Never miss a story

Get subscribed to our newsletter


×
My version of a happy home is as delineated through my own experiences, so I am less than amused by this change. It is here that my perceptions of the halcyon days gone by conflicts with today's reality. Pixabay

I have grown up in a typical Punjabi household. The place was Patiala. During the peak of any season, our oddly planned, 50’s built house would be such a cacophony… the din

created by us all…family members of all age groups and sizes. For a child, the craze in those days was that of play, play and more play interspersed with food, food and more food.


And this household had generosity writ all over it. A buzzing, bustling kitchen with Biji (grandmother) ruling the roost, her palpable charm and grace was always as warm as the
sugar laden tea she offered you first thing, should you be our guest on any day, forget just a good day!

Sunday was the day for special indulgences where brunch was almost always outsourced Poori Chana Aloo (fat be damned) from Mota Halwai. Sonorous conversations happened
around the dining table. Eating together was therapeutic too because a lot of problems were solved across kitchen counters and dining tables.


We sat at that table for hours, far beyond the meals, just talking and laughing. The benefits went beyond health. It was nourishment of the soul and the body alike.Pixabay

We had it all. Our generation, and the ones before us. We may not have had the sophisticated gadgetry of today’s times nor did we have the knowledge of the world on our finger tips but we did have our own small happy world knit together. We sat at that table for hours, far beyond the meals, just talking and laughing. The benefits went beyond health. It was nourishment of the soul and the body alike.

The dining table was then the deciding table. Indeed.

Nothing changed in my world as I graduated from my teens to my 20’s except the fact that I was now married with children. Life in the 90’s was simpler. Sunday was still an open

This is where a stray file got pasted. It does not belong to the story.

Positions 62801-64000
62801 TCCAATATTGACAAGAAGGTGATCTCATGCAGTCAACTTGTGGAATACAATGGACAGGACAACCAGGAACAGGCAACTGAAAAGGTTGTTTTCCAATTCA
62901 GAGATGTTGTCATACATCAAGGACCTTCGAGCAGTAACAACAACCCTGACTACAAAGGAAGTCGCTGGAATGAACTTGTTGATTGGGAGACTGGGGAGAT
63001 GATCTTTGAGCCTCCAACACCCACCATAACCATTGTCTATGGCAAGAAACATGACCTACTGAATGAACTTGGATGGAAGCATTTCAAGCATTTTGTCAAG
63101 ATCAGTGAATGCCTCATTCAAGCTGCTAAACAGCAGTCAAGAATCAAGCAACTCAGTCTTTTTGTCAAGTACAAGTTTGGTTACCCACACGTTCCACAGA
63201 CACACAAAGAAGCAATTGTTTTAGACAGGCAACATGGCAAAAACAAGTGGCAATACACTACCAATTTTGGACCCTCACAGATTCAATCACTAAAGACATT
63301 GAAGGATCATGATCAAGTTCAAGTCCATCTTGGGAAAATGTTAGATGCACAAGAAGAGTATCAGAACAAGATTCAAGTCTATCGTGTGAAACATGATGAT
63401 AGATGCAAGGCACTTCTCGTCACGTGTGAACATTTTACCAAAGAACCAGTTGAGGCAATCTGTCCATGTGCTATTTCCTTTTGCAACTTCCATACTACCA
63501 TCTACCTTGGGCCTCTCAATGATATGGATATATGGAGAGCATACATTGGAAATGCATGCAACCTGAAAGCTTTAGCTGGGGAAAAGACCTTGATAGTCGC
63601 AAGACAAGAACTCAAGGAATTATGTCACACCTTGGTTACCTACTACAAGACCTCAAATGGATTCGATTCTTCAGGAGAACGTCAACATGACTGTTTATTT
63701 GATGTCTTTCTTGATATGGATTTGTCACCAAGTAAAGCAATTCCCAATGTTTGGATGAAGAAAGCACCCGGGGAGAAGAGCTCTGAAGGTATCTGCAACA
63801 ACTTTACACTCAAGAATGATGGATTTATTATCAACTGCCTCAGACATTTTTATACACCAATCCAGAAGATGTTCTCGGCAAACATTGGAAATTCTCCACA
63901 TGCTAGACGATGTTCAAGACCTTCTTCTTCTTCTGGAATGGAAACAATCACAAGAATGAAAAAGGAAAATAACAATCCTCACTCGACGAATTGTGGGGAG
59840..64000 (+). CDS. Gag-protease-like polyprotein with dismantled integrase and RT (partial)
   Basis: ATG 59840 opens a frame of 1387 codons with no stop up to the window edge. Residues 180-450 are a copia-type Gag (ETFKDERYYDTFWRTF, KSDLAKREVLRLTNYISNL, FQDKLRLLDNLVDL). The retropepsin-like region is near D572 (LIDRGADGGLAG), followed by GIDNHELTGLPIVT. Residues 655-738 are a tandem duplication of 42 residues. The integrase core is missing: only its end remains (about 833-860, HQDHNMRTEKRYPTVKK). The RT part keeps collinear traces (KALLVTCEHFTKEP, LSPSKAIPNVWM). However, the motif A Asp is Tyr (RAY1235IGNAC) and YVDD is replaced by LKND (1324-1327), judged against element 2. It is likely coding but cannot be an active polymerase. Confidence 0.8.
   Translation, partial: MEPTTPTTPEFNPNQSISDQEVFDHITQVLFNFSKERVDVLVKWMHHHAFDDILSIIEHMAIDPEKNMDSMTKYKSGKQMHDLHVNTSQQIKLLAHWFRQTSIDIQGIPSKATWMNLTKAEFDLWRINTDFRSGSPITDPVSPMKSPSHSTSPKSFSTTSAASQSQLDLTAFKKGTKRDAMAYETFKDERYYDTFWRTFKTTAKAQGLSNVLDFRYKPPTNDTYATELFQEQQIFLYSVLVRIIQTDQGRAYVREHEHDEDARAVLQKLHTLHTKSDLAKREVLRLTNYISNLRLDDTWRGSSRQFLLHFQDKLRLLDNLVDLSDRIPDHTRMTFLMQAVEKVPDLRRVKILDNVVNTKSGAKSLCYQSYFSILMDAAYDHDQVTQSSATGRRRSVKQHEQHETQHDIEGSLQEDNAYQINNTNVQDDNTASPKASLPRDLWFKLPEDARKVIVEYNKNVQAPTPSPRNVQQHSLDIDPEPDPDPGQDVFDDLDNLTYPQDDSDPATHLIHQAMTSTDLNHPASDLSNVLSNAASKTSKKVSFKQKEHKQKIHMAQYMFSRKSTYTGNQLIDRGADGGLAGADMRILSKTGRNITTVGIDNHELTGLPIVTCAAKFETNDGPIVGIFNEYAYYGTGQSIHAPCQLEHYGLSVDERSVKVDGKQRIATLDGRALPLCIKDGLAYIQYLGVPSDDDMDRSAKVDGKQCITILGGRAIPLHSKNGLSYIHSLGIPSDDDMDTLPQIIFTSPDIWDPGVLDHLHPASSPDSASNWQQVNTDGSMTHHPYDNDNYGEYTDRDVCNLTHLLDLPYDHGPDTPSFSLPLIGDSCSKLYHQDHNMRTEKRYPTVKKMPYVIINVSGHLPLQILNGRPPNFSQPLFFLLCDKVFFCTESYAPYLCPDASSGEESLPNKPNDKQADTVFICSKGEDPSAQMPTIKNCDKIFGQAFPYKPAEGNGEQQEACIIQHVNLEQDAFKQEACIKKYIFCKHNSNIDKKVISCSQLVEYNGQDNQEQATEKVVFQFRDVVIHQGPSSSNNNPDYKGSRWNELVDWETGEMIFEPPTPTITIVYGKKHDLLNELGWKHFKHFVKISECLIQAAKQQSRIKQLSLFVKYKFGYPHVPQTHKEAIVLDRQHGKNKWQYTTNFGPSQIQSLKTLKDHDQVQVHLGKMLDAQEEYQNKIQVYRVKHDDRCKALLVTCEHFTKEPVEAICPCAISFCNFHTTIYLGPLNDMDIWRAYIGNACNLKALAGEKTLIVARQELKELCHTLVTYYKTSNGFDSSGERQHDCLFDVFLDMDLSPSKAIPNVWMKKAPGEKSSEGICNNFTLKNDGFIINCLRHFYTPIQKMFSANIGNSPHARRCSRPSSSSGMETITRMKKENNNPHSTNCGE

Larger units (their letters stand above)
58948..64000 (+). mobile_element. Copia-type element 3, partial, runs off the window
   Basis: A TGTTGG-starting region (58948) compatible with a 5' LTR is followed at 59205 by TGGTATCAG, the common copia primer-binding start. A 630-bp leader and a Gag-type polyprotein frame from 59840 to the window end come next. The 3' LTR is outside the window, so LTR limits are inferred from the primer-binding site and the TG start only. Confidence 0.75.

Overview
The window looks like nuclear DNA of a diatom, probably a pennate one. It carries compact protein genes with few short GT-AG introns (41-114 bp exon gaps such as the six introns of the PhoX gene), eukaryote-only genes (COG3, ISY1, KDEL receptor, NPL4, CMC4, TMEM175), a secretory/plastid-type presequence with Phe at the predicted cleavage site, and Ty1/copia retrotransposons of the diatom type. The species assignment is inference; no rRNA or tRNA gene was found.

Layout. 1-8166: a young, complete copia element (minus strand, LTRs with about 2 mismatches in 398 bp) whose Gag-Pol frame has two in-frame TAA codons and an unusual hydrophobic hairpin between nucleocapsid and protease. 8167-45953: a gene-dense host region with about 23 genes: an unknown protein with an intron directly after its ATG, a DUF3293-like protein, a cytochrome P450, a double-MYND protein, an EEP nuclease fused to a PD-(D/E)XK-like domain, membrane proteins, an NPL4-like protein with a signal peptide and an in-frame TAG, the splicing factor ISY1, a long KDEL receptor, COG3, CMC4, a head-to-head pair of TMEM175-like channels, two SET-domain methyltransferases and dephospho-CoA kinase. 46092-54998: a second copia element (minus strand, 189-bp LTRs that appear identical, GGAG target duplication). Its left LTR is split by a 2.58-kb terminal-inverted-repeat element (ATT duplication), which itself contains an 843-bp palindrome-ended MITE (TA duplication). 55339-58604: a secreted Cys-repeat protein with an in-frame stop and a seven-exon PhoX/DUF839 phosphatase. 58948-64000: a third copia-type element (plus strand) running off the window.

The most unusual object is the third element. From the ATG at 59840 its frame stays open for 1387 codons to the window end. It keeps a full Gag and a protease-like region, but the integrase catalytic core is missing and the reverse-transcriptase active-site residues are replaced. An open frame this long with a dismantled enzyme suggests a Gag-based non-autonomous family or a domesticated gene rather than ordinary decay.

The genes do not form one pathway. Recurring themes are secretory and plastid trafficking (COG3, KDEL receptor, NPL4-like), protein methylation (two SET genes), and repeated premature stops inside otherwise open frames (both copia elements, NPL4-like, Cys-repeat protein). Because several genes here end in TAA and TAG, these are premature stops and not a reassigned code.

house… a family and friends communion of sorts. Feasts became larger because the number of loved ones grew tremendously. And since the humble mixie could no more churn out the humongous lassi portions fast enough, it was irrefutably replaced with a dedicated washing machine with its rattling rhythmic buzz, perched right within the large kitchen.

Yes you heard it right. To churn lassi in bucketfuls. Sounds like privileges that are beyond the ordinary? Stuff that legends are made of probably! Even if it was just one big cauldron of home cooked mutton curry served with a “never-counted-never-ending” supply of tandoori rotis and raita, there was always more than enough for everyone. Those were the days when the dining table had enough scratches on it to prove that it had been a witness to countless feasts and fights, drinks and the drunk, the romance of meals à deux, love and lovers, in different measures. We may not have had it all together, but together, we had it all.

The dining table became the defining table. Indeed.

But that was then when life was comparatively simpler and eating together was the centrepoint of the day. The turn of the century turned the tables, literally and figuratively. The size of the family started to shrink as did the size of its generosity. Best friends and cousins were non grudgingly replaced with gadgets and communication was now happening via Skype and video chats. Visits became few and far fetched.


Dinners saw less and less of “you have toeat all vegetables” kind of phrases and not many young mothers seemed to be sourcing recipes for Bottle Gourd or Panjiri anymore. Pixabay

Orchestrating a family meal, day after day, was a chore that no one wanted to undertake and so the dining table witnessed a different kind of evolution. It became lonely. Just like
the people who were eating on it somedays. The table was now mostly used as a work station, the laptop siting on it, once too often. Where once food garnered positivity and
camaraderie, now the simple, neatly laid out daily meals were replaced with quick “on the go” breakfasts and “at work” lunches. Dinners saw less and less of “you have to
eat all vegetables” kind of phrases and not many young mothers seemed to be sourcing recipes for Bottle Gourd or Panjiri anymore.

The parental engagement fostered around the table was fast depleting. Did we even need a full-fledged dining table? The practical acceptance of its now defunct utility and